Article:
Large companies have multiple levels of product managers, all with different salaries. A product manager at Amazon with between two and five years of experience earns over $165,000 per year; senior product managers make almost $245,000, and principal product managers earn over $400,000. You must consider factors like experience and education when evaluating your earning potential.

What are some of the best product manager positions and their responsibilities (and what do they pay)?

This section explores top product management positions, including roles you can hold before becoming a product manager and potential promotions. All salary figures are from Glassdoor and represent national averages.

Associate Product Manager (APM)

APM is an early career position. Professionals handle day-to-day operations at the direction of experienced product managers. APMs need research and data analytics skills to succeed. APMs earn over $67,000 in base pay.

Product owner

The difference between product owner and manager varies by organization—many choose one or the other. Generally, product owners develop products rather than evaluate markets and gather research. Managers and owners often have the same seniority in organizations with both kinds of professionals. According to Glassdoor, product owners make nearly $110,000 annually.

Group product manager

These professionals manage other product managers and help establish product strategies based on market research. According to Aha, this roll requires at least five to eight years of experience to qualify. The total pay for a group project manager is nearly $165,000 per year (around $145,000 average salary plus $20,000 in additional compensation). These professionals are senior management but not quite executives.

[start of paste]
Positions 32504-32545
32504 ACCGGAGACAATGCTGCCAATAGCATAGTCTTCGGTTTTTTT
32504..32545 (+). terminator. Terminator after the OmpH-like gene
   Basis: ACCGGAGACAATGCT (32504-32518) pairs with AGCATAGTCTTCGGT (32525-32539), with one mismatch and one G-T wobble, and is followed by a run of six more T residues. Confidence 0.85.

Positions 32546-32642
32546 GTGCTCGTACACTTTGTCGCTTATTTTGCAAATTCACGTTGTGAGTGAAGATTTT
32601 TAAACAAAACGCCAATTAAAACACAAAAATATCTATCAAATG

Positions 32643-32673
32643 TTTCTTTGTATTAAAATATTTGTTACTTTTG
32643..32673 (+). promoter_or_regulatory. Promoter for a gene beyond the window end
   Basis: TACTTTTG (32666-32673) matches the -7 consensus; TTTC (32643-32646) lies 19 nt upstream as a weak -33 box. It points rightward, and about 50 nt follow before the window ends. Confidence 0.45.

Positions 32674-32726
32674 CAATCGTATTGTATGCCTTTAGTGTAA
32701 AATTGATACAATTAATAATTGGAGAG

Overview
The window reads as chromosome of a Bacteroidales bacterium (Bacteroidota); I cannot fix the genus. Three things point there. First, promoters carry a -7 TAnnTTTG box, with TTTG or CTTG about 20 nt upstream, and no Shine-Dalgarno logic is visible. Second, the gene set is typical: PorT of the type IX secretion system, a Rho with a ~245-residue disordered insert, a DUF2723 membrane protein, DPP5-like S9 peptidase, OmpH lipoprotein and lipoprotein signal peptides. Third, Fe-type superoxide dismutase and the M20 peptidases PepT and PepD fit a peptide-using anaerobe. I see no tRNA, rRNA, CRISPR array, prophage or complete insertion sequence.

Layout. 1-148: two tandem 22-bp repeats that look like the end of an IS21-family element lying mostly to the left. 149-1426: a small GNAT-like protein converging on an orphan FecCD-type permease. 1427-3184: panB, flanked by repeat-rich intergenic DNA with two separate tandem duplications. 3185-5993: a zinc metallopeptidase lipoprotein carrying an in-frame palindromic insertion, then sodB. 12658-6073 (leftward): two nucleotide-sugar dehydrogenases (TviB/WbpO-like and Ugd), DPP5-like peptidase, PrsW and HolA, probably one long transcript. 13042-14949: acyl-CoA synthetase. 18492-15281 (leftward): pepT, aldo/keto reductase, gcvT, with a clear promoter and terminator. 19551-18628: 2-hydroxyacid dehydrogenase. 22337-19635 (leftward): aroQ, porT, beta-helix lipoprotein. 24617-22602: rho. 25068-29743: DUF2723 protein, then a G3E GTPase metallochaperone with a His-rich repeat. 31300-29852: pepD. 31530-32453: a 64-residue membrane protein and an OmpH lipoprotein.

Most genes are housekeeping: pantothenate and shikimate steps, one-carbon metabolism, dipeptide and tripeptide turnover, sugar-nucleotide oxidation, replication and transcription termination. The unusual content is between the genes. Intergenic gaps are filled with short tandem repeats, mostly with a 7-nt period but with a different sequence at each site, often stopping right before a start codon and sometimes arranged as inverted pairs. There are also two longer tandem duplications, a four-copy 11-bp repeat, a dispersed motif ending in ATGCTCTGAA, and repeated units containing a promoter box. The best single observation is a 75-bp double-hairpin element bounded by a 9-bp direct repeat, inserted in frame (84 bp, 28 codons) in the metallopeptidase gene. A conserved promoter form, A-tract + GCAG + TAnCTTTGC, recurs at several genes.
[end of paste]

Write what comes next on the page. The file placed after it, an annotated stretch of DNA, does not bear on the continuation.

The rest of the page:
Director of product management

According to Aha, this role requires seven and ten years of experience. These professionals work alongside executives (especially the VP) to develop business initiatives. Directors make almost $185,000 per year.

VP of product management

The highest-ranking product manager, this VP communicates with other executives to establish an overall strategy and direct employees in multiple sectors. They often have between 8 and 12 years of experience and earn nearly $230,000 annually. VPs usually work for big operations.

Chief product officer (CPO)

CPOs develop a cohesive strategy for all the company’s products, utilizing advanced data and analytics skills to make decisions and set goals. As executives, CPOs have the most direct line to CEOs. These professionals ensure the entire product team is moving in the same direction to meet goals. The typical CPO earns almost $205,000 in total pay.

Do I need a Master of Science in Information Management to be a product manager?

The straightforward answer is no. You can work through the ranks with a bachelor’s degree or just a high school diploma. In the real world, however, it’s not quite so simple. Graduate education increases your earning potential and job prospects; senior product managers often have a master’s degree.